Experiments

Must resist urge to touch liquid nitrogen!

Have you ever been in the situation where you learn about a subject and you maybe find it a bit hard to understand or you don’t enjoy it, but then you finish studying it and you think “ah that’s ok, I’m sure I’ll never need to use this information again”!! And so you bury/forget all said information and carry on with life. Until you suddenly find yourself sat in a discussion thinking “mmm, wish I’d paid a bit more attention back then”. Well my current job does have those moments, I will admit.

Genetics. The building blocks of life. Extremely vital to the whole of our existence. And without which I wouldn’t be sat here writing this blog. Super smart stuff using super cool technology. And I appreciate all of this but I have to hold my hands up and say……I just don’t get it. I’ve tried, I really have but very quickly I get lost in words such as SNPs and CRISPR, primers and plasticity. Is it up-regulated or over-expressed? And apparently there’s a google for genes called Blast!!

To come clean, there was a genetics module in my A Level Biology course and I didn’t do very well. In fact, I believe I um *cough* re-took that exam to try and improve my grade, which I did manage to do, a bit. But once I’d finished my A Levels I pushed all that information out to make room for all the fun exciting conservation I was learning about instead (I ensured genetics did not feature in my degree course). And I lasted nearly 10 years of safety, thinking that I didn’t need to know about genetics. Until I started this job.

Now I’m actually being a bit harsh on myself because it’s not really part of my role. I’m the practical, get your hands dirty black-grass technician and it’s the reason why we have Lieselot in our team who is the lab coat wearing, pipette wielding, molecular black-grass technician. But an element of our black-grass project is looking at the genetics of the species to try and understand what causes resistance so it is something I need to be aware of. I have gained a basic understanding by asking stupid questions in lab meetings, doing my best to follow what is being said and through an idiots guide session from our PhD student Claudia and our population geneticist Post-Doc Andrea.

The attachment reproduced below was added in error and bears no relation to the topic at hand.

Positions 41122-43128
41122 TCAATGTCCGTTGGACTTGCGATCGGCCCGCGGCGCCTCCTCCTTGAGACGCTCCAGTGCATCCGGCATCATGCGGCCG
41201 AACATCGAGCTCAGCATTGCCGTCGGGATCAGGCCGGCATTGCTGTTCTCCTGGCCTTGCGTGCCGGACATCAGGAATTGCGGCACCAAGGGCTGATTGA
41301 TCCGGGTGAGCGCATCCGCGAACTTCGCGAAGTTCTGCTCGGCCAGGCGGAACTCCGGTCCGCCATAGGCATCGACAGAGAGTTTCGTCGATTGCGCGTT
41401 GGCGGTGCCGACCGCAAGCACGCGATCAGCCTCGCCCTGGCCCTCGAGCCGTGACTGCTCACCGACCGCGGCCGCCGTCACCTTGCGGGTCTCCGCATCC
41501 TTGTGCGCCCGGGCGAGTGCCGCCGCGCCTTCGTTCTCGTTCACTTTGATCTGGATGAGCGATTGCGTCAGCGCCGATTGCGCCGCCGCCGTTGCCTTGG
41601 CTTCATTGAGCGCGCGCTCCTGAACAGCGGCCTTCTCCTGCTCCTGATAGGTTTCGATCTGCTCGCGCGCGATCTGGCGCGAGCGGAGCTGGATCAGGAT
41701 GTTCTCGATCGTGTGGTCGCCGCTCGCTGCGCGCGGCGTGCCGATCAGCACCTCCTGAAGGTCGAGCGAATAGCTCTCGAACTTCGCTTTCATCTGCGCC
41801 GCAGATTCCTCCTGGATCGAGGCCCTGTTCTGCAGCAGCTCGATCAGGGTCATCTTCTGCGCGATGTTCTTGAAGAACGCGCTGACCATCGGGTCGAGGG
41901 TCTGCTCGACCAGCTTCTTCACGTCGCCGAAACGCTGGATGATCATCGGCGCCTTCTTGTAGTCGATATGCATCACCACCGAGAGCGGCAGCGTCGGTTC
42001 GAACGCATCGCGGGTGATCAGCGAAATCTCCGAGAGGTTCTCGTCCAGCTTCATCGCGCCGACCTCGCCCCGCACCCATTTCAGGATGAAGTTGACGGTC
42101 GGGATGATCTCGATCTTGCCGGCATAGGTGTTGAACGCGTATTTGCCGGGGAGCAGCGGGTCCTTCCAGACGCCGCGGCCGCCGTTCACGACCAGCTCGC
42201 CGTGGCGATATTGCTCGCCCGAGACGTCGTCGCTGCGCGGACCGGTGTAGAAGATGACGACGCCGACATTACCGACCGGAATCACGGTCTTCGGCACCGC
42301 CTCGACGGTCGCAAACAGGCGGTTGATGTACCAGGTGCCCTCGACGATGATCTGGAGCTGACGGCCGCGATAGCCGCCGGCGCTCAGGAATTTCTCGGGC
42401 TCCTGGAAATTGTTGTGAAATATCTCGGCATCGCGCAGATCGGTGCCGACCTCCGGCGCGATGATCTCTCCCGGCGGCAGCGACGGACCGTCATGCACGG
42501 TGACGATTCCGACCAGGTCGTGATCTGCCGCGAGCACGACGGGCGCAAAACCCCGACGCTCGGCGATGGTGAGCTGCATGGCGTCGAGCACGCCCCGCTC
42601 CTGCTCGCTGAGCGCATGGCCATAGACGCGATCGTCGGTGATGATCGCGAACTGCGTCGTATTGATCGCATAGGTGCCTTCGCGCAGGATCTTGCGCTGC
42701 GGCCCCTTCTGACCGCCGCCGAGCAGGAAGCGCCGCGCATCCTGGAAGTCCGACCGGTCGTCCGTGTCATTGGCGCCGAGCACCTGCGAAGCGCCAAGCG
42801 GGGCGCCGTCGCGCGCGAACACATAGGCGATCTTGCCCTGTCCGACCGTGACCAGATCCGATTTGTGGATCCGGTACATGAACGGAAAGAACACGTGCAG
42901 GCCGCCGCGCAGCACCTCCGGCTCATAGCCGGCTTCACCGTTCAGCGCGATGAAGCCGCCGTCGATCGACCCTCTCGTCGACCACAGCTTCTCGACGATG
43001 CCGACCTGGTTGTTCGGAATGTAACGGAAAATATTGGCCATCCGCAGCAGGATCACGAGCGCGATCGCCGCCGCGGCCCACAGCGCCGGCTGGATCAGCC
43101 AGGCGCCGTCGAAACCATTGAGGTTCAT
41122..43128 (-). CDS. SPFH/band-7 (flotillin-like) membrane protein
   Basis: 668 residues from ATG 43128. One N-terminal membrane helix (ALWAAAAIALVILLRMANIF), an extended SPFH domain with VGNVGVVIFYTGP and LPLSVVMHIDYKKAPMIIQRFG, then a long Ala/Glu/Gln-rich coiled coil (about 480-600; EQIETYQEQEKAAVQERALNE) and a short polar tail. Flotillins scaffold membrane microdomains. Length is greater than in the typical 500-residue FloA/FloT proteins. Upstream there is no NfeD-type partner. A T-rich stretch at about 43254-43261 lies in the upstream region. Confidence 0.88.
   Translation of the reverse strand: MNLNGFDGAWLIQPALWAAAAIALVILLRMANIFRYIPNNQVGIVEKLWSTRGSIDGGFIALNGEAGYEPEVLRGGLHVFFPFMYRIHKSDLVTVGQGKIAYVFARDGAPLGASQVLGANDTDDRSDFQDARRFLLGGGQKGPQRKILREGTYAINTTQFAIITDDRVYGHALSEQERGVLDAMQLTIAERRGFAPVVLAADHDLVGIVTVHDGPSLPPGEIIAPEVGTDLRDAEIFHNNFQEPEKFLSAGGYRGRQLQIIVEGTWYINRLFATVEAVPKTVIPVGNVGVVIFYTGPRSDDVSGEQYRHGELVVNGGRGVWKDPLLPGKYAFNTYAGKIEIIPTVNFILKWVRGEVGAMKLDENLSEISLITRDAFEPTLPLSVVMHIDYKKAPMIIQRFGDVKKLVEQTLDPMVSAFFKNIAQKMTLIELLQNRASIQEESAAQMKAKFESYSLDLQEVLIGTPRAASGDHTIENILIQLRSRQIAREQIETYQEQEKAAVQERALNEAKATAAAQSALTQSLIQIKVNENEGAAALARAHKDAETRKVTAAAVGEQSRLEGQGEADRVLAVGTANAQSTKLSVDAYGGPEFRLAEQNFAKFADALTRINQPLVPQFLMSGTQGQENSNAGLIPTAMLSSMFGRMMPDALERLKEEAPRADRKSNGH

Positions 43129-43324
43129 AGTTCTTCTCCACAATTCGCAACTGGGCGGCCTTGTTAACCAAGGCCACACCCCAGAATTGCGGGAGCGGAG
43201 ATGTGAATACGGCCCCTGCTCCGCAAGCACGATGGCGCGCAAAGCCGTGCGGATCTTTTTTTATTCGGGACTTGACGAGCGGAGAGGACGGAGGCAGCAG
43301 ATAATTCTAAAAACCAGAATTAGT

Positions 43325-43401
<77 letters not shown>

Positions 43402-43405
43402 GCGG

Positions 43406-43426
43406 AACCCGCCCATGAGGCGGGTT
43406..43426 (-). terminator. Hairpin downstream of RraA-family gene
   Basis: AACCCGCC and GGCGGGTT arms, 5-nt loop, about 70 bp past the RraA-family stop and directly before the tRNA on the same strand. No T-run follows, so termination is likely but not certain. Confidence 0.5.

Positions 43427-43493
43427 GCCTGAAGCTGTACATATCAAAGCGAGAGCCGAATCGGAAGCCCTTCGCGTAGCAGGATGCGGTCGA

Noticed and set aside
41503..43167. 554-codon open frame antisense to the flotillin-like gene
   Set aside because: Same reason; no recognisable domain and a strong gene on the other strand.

And so this is how I found myself out on the sandbeds the other day, collecting batches of eppendorf tubes from my colleagues, filled with small sections of leaves cut from all of our black-grass plants and putting them into polystyrene boxes filled with liquid nitrogen. I was in charge of ‘flash-freezing’ these samples which is cool because they make a fizzing, crackling sound as the tubes touch the liquid. And I also know that, as tempting as it may look, it’s a bad idea to put your fingers in there too. We were collecting these samples to test the DNA. I think. They are in the freezer for now and I have a suspicion that we are going to be asked to do something with them at a later date, grinding perhaps, but I’m going to keep quiet and cross that bridge when it comes. And I suppose it’s good to be taken out of your comfort zone sometimes and learn new techniques.

Of course, we all have topics that we know more about or understand better than others but what makes the difference is having people in your team who are willing to patiently answer your stupid questions. And luckily I do.

 

Excitingly, I have also had a guest article on the Annals of Botany blog as part of their Plant Facts Week feature. I have really enjoyed the whole experience and will hopefully write for them again in the future. The article is a nice overview of Black-grass, our project and there’s even a better explanation of genetics for you including a snazzy YouTube video. You can read this blog post on the following link:

 https://aobblog.com/2017/04/black-grass-farmers-nemesis/ 

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